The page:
Family Income Benefit

Article published on 9th October 2015

Family income benefit provides cover for your household and those dependent on you after your death, so that they may be able to continue paying for their monthly outgoings such as school fees, food and other utilities, allowing them to continue with a similar standard of living.

Family Income benefit

It is important to plan for the financial security of your family in the sad case of your death and instead of a lump sum amount of money, like with regular Life Insurance, your family are given a monthly payment.

But family income benefit plans don't just have to protect your family if you die, the policies may also include critical illness insurance in which case a monthly income is given to your family in the event that you suffer from a specified critical illness such as a serious cancer, stroke or heart attack.

Nobody is certain when or how they are going to die although the probabilities are calculated as 1 death out of 1215 people between the ages of 25 and 34, rising to 1 death in every 112 people by the ages of 55 - 64.*

Every year in the UK, 146,000 people suffer from heart attacks of which 52,000 survive** but even after suffering from the illness, things can be made worse because of been unable to return to work immediately and therefore having to worry about money as well.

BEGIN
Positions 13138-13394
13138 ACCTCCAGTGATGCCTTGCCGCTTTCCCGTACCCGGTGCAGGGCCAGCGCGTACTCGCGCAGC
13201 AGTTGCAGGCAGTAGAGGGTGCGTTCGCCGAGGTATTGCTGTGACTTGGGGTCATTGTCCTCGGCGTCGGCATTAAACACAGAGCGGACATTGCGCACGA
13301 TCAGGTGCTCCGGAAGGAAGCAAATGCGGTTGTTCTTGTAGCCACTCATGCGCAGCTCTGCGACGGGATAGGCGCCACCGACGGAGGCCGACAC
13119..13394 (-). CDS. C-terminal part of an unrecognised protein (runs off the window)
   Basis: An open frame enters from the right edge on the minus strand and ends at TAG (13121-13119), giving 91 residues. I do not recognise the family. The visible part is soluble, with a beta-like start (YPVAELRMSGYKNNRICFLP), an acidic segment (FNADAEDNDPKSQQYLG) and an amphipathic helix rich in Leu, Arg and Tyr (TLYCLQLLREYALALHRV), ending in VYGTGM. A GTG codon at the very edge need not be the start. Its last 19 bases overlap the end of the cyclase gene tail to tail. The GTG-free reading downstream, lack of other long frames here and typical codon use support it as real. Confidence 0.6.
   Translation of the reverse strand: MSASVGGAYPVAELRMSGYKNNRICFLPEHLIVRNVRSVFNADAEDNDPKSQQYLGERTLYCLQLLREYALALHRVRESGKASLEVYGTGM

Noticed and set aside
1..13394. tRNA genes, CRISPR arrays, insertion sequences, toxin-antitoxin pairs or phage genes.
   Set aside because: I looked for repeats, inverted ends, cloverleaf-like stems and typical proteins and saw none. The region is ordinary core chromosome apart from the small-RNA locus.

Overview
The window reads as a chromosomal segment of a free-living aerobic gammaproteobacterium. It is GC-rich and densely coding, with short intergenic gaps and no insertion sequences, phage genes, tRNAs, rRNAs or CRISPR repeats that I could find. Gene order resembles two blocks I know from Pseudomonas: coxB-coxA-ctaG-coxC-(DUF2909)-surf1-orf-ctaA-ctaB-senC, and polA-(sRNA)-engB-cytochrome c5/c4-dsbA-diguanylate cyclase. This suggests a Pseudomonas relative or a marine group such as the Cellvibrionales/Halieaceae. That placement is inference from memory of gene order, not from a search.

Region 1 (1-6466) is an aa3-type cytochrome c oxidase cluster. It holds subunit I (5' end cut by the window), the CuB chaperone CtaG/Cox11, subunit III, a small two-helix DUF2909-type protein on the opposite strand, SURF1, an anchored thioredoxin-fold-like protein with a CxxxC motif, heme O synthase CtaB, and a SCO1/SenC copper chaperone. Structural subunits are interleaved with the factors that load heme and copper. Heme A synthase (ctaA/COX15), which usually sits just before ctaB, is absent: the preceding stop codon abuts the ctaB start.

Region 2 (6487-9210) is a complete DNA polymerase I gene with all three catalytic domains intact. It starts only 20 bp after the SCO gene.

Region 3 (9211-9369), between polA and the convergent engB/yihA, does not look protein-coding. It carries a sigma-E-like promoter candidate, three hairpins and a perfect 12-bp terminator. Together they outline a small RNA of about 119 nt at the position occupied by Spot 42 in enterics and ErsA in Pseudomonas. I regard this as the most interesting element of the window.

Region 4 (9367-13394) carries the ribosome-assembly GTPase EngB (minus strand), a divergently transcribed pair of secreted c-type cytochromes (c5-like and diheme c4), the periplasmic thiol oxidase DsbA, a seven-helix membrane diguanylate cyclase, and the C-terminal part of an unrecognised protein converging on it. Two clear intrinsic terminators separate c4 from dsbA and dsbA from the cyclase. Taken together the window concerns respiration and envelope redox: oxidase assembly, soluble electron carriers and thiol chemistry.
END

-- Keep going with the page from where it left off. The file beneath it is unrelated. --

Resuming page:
To meet the ongoing needs of those you leave behind, you must choose your level of cover accordingly so that the monthly income is sufficient and the length of cover is enough to ensure your children are self sufficient by the time the cover ends.

The cost structure is dependent on your age, your health, lifestyle status and the length of your cover.

The level of cover you are choosing for your family will also affect the premium that you pay.

If you are young and healthy and even if you opt for a long term cover the costs will not be that high but the longer you leave it before organising your cover, the higher the costs you are likely to face.

If your family's finances are mutually dependent on both yourself and your partner, then you can opt for a joint life cover plan, however it is generally wiser to choose two individual single plans for both spouses if the main objective is to protect the future of your children and provide for monthly expenses.

Benefits would be automatically paid to your spouse if you die during the term of your policy. After your death your spouse will make a claim, submit a death certificate and be given monthly benefits according to the cover and duration you set in your insurance policy.

Life insurance experts can talk you through different types of covers and find one that is suitable for you in the long run, taking into account your affordability, objectives and lifestyle. As such it is always advisable to seek advice to ensure you have the best possible policy for your needs.

* Oxford University Bandolier - http://www.medicine.ox.ac.uk/bandolier/booth/Risk/dyingage.html
** Facts and Figures: Heart Disease in the UK, October 2014. - www.cardiacmatters.co.uk

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